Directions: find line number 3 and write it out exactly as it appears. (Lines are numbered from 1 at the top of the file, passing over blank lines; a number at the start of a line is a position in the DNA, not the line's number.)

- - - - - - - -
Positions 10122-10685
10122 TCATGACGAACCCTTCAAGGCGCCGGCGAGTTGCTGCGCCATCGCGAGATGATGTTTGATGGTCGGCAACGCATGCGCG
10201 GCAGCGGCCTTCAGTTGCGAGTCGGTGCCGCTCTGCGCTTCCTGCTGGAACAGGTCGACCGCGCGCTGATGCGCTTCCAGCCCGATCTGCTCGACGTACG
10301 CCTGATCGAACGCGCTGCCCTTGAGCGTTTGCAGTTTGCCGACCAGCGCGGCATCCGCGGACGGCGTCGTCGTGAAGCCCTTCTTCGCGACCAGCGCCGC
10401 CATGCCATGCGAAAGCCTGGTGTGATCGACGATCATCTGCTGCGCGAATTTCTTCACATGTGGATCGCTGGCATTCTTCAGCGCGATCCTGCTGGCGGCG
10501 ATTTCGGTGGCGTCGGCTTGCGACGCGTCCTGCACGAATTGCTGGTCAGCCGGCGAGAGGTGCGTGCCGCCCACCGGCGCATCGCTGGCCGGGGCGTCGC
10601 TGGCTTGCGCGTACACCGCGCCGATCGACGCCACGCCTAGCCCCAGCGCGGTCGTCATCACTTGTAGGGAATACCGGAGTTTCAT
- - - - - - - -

10201 GCAGCGGCCTTCAGTTGCGAGTCGGTGCCGCTCTGCGCTTCCTGCTGGAACAGGTCGACCGCGCGCTGATGCGCTTCCAGCCCGATCTGCTCGACGTACG